You guys!? We start growing things indoors in the greenhouse in a week! This is always such an exciting/frantic time of the year for us.
The skies are all gray and the ground is so muddy and even though temps are sporadically jumping above 50 from time to time, we all know the real spring (you know, the beautiful spring with green grass and flowers and consistently warm temperatures) is still far, far away. But not in the greenhouse. The greenhouse is always warm, humid and filled with life. Its not quite the tropical vacation we Wisconsinites all need this time of year, but it is damn close.
Plus, another greenhouse season signals the start of another year down the road of this crazy whirlwind farming life we’ve chosen.Which is definitely always equal parts motivating and humbling (and, luckily, also always met with a little less intimidation than the year before).
This particular year the greenhouse season is met with extra enthusiasm because (in case you hadn’t heard here, here and here), my Carrot built a greenhouse!!!!!!!!!!!! I’m not sure I can quite put into words how big this is for us.
For the past three years of farming we have grown seedlings in our home, in our farmer friends’ greenhouses, in rented space at a commercial greenhouse or some combination there of (or all of the above). No really, some years we had seedlings in all three places. Imagine hauling flats of vegetables back and forth from place to place all spring long and never remembering which thing is in which place when it comes time to transplant. Our Subaru evolved into a seedling transport vehicle and it did a swell job, but let’s just say I’m so happy it won’t have to anymore.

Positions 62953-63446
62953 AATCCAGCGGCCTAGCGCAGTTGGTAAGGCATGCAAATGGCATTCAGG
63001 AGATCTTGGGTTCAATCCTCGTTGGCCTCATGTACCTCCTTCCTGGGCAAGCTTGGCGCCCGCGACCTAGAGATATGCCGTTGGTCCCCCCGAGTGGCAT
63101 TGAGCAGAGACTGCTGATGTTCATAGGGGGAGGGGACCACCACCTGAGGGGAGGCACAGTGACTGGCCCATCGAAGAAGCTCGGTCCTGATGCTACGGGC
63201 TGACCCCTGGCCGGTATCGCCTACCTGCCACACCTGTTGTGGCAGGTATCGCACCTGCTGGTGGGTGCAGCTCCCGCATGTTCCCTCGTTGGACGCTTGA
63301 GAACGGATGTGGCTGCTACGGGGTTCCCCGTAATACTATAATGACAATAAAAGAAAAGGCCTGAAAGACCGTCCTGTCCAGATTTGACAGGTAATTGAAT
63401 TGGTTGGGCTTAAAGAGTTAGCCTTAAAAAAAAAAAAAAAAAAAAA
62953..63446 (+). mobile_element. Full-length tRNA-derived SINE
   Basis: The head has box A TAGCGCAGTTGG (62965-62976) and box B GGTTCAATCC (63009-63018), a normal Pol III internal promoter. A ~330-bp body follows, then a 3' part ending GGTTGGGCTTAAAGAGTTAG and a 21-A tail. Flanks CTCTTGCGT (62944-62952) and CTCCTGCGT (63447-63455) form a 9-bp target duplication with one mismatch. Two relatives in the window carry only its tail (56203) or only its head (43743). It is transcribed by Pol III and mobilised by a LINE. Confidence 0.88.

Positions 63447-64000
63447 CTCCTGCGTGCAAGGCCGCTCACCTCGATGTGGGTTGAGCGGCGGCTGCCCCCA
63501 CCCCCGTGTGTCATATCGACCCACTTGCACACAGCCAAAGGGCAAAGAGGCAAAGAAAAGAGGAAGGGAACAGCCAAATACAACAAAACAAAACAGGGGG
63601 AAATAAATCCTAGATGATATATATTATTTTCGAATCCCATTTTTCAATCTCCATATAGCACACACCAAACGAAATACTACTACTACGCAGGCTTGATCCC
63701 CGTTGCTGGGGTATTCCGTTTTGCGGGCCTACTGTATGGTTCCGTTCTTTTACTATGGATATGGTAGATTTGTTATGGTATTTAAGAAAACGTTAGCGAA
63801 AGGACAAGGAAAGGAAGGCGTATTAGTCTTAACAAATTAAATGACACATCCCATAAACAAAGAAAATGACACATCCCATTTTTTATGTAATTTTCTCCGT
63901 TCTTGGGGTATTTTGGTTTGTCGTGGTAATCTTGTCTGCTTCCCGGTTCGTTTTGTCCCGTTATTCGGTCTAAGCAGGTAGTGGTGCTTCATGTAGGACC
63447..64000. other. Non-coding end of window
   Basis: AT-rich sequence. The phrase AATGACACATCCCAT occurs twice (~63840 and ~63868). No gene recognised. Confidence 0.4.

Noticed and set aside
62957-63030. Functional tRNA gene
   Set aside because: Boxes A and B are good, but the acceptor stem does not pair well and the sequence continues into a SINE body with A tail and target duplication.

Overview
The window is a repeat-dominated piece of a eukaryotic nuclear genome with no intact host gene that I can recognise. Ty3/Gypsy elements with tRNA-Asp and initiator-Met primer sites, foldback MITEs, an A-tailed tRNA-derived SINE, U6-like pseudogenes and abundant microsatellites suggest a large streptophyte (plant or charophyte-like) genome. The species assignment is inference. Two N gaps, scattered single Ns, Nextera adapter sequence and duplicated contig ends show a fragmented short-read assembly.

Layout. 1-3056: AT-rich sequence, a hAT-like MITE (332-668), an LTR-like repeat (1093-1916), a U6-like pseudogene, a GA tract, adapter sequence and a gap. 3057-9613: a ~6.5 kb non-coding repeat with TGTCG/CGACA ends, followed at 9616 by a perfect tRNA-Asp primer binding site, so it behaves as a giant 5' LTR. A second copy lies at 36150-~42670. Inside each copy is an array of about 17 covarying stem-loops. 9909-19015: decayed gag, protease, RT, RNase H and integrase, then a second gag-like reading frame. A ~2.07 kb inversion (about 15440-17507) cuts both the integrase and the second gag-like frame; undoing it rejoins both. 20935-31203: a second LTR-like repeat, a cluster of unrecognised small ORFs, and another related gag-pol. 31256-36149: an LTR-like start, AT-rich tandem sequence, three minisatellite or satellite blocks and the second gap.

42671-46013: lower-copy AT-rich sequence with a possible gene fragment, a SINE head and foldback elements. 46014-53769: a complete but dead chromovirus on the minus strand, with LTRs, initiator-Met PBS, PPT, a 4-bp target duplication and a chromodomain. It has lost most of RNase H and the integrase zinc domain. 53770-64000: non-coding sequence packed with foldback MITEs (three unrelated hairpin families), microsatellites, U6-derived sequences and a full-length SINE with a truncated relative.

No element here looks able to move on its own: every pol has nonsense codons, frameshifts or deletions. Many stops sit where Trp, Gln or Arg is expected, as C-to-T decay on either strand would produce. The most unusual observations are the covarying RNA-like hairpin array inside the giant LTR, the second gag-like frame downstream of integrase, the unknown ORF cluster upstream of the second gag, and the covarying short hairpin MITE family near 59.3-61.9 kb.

With the addition of a greenhouse, this is the first year we won’t be have any vegetable plants growing inside the house which means no need to vacuum soil off the floor daily, chase Luka our cat off of young onion plants or avoid seedlings when I need to get something out of the pantry.
Yes, no seedlings in the pantry seems to me like a step in the right direction for our business.
I could probably tell you another 93 reasons why it’s so fantastic to have our own greenhouse but I’ll stop here. Especially since there is technically still one step to go until the greenhouse is finished and I really don’t want to jinx it. Plus I think you are all most likely here for the pizza recipe and not my greenhouse ramblings.
So, let’s get to it.
This pizza I made for the Super Bowl party we hosted a few weeks back is absolutely fantastic. I brought it down during the third quarter (after ample amounts of snacking) and it flew out of the pan so quickly I didn’t even get a piece. I’m not kidding. Thank god I made two!
I can’t remember where I saw the idea for making deep dish pizza in a cast-iron skillet but I can tell you one thing: I am never ever going back! I already knew this Pioneer Woman pizza crust was pure wonderment. Getting better the longer it sits in your fridge, it’s the perfect pizza crust for entertaining. When you put the perfectly risen, oily crust into a cast-iron skillet it is transformed into something somehow even greater. We’ve made too many deep dish pizzas to admit since that Super Bowl party (you know, to test out different flavor combinations of course) and this Brussels Sprout, Bacon & Cilantro Pesto beaut is still the best. Bar none.